Virtual humans expand territory in real world
Han YuA, a virtual artist, attracted over 6 million viewers on YouTube within five days of releasing her debut single ‘I Like That’.
Virtual humans are taking an active part in the real world, expanding their influence in various sectors such as advertising, music, commerce and education. Digital humans are expected to increase their presence further with developing technology predicted to reduce costs to create them, according to industry forecasts.
The first virtual human in South Korea was Adam, a cyber singer created by computer graphics in 1998. Adam enjoyed some popularity, selling more than 200,000 albums, but could not maintain his fame due to inferior technology.
But artificial humans in the virtual space are in the spotlight again as advanced computer graphic technology has made them appear similar to real humans. The metaverse and virtual reality provided more opportunities to experience products and services related to digital humans while the world became more familiar with cyberspace due to COVID-19.
The global digital human avatar market was forecast to surge to $527.6 billion by 2030 from $10 billion in 2020, according to research and consulting firm Emergen Research.
South Korea’s information technology companies are rushing to seize the market, led by game developers that have strong 3D modeling technologies and storytelling capabilities.
VIRTUAL ARTIST DEBUT ALBUM ATTRACTS OVER SIX MILLION
Han YuA, a virtual artist jointly created by South Koran game developer Smilegate and real-time content solution company Giantstep Inc., lured more than six million viewers on YouTube within five days of releasing her debut single I Like That on May 25.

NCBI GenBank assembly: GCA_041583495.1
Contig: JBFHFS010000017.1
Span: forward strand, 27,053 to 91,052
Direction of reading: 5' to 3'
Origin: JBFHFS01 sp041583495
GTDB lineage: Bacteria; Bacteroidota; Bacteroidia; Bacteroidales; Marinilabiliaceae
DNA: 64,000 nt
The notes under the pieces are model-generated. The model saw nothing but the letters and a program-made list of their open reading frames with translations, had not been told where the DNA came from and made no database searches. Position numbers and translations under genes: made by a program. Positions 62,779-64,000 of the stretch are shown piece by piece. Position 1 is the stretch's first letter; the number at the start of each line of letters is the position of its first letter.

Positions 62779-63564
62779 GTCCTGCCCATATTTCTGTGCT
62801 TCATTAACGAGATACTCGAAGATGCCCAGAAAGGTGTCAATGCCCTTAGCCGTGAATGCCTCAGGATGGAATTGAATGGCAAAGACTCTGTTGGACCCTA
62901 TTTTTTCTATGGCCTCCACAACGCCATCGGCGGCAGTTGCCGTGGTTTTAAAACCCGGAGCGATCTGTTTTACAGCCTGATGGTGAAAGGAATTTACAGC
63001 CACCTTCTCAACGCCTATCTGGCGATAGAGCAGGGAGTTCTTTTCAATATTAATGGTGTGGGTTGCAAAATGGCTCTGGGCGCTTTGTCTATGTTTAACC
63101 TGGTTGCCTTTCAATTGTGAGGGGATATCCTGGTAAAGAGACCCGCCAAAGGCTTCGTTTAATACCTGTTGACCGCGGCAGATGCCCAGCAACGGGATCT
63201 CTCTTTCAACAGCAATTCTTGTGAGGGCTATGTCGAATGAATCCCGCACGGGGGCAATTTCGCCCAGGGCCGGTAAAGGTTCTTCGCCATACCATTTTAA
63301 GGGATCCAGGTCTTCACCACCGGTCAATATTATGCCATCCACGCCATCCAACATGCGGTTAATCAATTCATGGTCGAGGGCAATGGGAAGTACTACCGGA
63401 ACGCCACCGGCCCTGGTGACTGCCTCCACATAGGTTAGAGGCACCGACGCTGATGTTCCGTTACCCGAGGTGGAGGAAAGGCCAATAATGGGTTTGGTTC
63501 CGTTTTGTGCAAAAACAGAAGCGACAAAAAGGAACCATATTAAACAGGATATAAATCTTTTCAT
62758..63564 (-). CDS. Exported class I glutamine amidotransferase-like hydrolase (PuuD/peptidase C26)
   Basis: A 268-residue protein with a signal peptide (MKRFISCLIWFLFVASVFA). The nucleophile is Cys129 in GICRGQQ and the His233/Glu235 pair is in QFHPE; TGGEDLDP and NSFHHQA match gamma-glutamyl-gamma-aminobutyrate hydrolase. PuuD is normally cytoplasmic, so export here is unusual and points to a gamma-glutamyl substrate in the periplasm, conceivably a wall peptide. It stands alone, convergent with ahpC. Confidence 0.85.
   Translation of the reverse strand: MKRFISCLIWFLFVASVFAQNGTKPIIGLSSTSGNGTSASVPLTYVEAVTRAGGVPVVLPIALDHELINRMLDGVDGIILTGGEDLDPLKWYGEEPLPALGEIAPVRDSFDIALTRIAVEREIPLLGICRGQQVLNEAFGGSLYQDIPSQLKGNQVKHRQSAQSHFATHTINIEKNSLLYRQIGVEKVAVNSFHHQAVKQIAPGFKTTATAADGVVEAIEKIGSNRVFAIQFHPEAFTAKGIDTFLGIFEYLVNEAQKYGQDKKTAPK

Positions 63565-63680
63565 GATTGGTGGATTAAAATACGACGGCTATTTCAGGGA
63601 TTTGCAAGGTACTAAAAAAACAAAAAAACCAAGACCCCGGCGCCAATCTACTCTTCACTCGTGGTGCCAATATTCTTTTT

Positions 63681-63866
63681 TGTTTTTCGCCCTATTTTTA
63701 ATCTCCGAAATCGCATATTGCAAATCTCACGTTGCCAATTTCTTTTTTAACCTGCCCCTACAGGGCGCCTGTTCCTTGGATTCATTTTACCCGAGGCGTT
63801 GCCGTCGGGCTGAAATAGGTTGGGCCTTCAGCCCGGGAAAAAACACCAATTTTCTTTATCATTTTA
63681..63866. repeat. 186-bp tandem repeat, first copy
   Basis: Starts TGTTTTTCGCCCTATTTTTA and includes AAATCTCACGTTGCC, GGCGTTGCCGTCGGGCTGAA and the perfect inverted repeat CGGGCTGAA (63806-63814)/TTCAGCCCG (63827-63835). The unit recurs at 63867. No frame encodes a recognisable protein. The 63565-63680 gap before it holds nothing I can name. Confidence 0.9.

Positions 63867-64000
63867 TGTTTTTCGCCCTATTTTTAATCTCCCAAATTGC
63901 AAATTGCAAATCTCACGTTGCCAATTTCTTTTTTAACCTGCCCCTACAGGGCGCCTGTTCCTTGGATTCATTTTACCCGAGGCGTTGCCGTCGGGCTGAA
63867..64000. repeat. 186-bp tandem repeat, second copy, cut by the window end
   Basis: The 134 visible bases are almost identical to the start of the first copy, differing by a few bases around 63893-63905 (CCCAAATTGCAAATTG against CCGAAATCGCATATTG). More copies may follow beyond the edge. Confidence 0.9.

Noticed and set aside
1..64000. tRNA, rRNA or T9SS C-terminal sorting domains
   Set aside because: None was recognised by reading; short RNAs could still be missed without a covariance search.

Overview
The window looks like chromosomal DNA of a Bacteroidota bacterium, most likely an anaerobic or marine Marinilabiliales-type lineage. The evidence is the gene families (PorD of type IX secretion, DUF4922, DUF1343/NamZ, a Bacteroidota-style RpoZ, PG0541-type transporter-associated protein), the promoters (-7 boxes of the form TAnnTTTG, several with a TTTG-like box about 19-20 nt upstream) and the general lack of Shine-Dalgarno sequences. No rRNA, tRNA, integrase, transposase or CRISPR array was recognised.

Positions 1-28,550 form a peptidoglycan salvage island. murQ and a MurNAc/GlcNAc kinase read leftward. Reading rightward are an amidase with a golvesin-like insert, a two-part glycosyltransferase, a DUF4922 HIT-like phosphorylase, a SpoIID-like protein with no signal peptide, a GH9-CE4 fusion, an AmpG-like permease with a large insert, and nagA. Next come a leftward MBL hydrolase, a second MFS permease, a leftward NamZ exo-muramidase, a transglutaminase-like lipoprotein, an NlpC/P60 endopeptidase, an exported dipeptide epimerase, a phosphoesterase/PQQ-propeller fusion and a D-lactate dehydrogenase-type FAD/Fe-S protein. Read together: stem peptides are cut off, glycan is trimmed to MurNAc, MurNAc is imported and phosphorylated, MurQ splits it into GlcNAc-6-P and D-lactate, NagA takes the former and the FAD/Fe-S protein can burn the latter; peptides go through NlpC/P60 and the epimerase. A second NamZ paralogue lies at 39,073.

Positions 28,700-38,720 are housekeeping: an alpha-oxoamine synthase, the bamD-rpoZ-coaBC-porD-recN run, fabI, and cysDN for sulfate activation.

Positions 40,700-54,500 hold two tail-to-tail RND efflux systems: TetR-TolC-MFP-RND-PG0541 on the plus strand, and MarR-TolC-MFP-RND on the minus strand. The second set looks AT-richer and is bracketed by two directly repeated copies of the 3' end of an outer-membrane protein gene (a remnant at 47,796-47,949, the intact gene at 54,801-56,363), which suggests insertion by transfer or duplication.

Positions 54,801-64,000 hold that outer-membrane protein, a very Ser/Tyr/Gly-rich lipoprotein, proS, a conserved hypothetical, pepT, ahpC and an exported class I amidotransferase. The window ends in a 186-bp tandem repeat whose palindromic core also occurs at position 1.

She is gaining huge popularity not only from Korea but also from other countries including Brazil, Thailand and Indonesia, Smilegate said in a statement.
Han,who signed an exclusive contract with an affiliate of the country’s entertainment giant YG Entertainment Inc. in February, dances with crews from 1MILLION Dance Studio in the music video. The studio, led by a renowned choreographer and dancer Lia Kim, has more than 25 million subscribers on YouTube.
Other local game publishers are joining in.
Earlier this year, Netmarble Corp. unveiled Rina, a virtual human developed by its subsidiary Metaverse Entertainment. Rina signed an exclusive contract with Sublime Co., an entertainment agency of Cannes-winning actor Song Kang-ho and global star Jeong Ji-hoon, better known by his stage name Rain. Rina is set to join a planned K-pop girl band consisting of four virtual humans.
NCSOFT Corp. last month appointed Lee Jehee, a Seoul National University professor and expert in computer graphics and animation, as the chief research officer to actively work on the research and development of virtual humans.
Digital humans are expanding their influence in various industries.
LG Electronics Inc., showcased Reah Keem, a virtual influencer, at CES 2021 in January last year. Keem introduced the latest products of the world’s top home appliances maker during its online press conference. She signed a memorandum of understanding with a local entertainment agency to debut as a musician. Naver Corp. revealed SORI, its virtual human jointly developed with Giantstep, during a new cosmetic launch show at its live commerce service.
Rozy, the country’s first virtual influencer, has a voice made by Naver. Its webtoon platform December last year acquired a 52.19% stake in domestic video technology company LOCUS Corp., the parent of Sidus Studio X that created Rozy.
She unveiled her voice supported by Naver’s artificial intelligence technology at a domestic radio show earlier this month, aiming to work as a radio DJ as well as a host for live commerce and other shows.
More industries are expected to use virtual humans as they neither grow old nor have the risk of scandals. They are better for marketing targeted at a specific age group and gender since they can precisely reflect the styles and tastes of certain generations.
“Virtual humans can more effectively manage the corporate image despite the current high costs for production,” said an industry source. “But it is burdensome to differentiate them from others when more virtual humans are created.”
Source: Seung-Woo Lee